The best magic about wasm is that it takes what makes the web great (being able to instantly download an “application” on demand) and improves it (reducing parse time, opening up the channels to more developers). A web-style on-demand experience is always going to beat something you have to intentionally download and keep around. It’s Netflix Streaming vs Blockbuster.

As a side note, to maintain readability I wrote the JS parts of my emulator to not use any sort of compilation. Sure, it’s modern ES6, but it’s designed to run as-is. No transform step, no bundling, just a bunch of boring script tags containing IIFEs, like the good ol’ days.

Okay, with that out of the way, let’s talk about emulators!

Why I chose WebAssembly to build a Game Boy

An emulator is often simulating physical hardware and electronics in software, and in the case of the Game Boy most of the work involves dealing with 8-bit buses around (a variant of) the Z80 CPU. That means manipulating a lot of individual bytes, especially while navigating through huge banks of ROM and RAM. The Game Boy is a pretty simple architecture — getting button input requires reading specific memory addresses, writing pixels to the screen involves pushing bytes to specific places in VRAM.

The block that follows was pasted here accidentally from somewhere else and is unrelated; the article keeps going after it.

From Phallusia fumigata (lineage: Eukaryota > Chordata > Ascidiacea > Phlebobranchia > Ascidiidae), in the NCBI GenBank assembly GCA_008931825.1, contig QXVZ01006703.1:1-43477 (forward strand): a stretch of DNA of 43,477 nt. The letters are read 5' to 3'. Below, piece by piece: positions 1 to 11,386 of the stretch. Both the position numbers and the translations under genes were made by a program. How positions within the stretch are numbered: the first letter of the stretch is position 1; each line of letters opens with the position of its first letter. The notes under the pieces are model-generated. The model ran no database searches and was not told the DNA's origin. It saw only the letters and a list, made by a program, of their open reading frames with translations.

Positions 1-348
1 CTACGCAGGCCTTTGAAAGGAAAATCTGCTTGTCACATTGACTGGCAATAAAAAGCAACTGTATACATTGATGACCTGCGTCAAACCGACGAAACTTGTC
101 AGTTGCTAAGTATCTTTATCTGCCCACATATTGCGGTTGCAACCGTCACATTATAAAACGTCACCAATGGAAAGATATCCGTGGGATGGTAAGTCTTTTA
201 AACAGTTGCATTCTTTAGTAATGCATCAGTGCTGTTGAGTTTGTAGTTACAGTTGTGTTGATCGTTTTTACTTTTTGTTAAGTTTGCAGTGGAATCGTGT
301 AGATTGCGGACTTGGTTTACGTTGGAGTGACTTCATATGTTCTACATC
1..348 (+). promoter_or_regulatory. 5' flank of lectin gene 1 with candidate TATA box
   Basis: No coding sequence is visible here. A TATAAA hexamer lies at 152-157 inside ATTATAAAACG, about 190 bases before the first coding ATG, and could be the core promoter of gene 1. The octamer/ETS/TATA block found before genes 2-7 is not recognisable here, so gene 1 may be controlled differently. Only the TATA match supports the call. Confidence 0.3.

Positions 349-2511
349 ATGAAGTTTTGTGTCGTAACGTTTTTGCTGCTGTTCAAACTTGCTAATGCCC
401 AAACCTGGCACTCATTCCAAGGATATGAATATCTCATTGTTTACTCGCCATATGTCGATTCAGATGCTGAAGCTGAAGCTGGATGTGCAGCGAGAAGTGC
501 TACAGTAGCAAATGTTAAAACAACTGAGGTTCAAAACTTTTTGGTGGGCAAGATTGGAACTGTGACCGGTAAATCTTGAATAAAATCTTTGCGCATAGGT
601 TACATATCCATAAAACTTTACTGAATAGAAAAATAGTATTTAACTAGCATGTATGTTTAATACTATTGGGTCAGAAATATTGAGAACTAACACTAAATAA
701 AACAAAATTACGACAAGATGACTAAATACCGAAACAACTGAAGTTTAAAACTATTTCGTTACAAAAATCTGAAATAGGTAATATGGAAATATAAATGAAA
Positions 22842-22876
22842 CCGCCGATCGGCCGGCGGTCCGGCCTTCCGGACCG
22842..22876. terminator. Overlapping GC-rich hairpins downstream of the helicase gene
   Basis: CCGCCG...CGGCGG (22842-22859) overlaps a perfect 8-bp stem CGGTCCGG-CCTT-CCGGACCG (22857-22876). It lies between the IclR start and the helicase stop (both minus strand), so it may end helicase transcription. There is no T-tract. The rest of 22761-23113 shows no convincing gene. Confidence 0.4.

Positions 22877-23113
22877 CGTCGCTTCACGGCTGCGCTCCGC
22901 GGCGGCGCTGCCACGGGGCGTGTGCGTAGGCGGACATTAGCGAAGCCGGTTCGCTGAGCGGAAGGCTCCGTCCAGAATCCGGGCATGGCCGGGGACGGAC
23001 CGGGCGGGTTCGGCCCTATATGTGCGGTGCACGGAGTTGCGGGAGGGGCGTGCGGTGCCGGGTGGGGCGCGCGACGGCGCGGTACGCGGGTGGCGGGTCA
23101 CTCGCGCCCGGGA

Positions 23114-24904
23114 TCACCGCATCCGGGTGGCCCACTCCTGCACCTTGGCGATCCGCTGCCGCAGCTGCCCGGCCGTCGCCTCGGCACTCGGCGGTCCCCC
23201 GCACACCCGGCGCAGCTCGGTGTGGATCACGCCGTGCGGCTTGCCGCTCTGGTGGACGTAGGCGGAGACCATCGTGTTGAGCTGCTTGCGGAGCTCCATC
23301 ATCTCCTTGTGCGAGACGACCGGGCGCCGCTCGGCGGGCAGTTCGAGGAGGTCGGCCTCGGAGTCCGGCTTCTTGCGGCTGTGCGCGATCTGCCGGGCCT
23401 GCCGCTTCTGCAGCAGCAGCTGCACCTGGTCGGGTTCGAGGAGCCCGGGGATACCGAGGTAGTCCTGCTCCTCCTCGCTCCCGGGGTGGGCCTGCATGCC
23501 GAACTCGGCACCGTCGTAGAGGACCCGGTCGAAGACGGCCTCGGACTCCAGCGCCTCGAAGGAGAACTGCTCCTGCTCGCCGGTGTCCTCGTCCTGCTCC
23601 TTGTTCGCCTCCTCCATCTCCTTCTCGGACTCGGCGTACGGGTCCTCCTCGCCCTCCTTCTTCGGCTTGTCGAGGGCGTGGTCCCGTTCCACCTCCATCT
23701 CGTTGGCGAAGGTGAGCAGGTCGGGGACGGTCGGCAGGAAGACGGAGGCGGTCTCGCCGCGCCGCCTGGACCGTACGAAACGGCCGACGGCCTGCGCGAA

Conceptually, this is exactly what WebAssembly does. It runs through a large ArrayBuffer, manipulating individual bytes as it executes. I could pre-define sections of this buffer to be my ROM and RAM, and easily read or write to them from both JS and WASM. In fact, any scenario that involves lots of byte manipulation or math (say, a video decoder) is a great use case for WebAssembly!

Why I chose Rust as a starting point

It’s not because Rust is new and hip, or even because I wanted to learn a new language. Actually, it’s as simple as the fact that Rust is one of the few languages that is currently capable of (easily) compiling straight to WASM through LLVM. As someone who used to write C for embedded systems, I’d be more than happy to have done everything in C99, but it seems like we’re still a few months away from that being an easy toolchain to set up.

When it comes to setting up Rust for compilation to WASM, the web has a number of conflicting guides that may have worked at one point but no longer do. That’s the risk of diving into something so new, the rules change quickly. As for my personal setup, I owe a huge debt of gratitude to Jan-Erik Rediger and his guides on hellorust.com. I was able to install the nightly build of Rust, and compile a quick-and-dirty WebAssembly project. The next hurdle would be figuring out how to get it to play nicely with JS.

JS <-> WASM Interop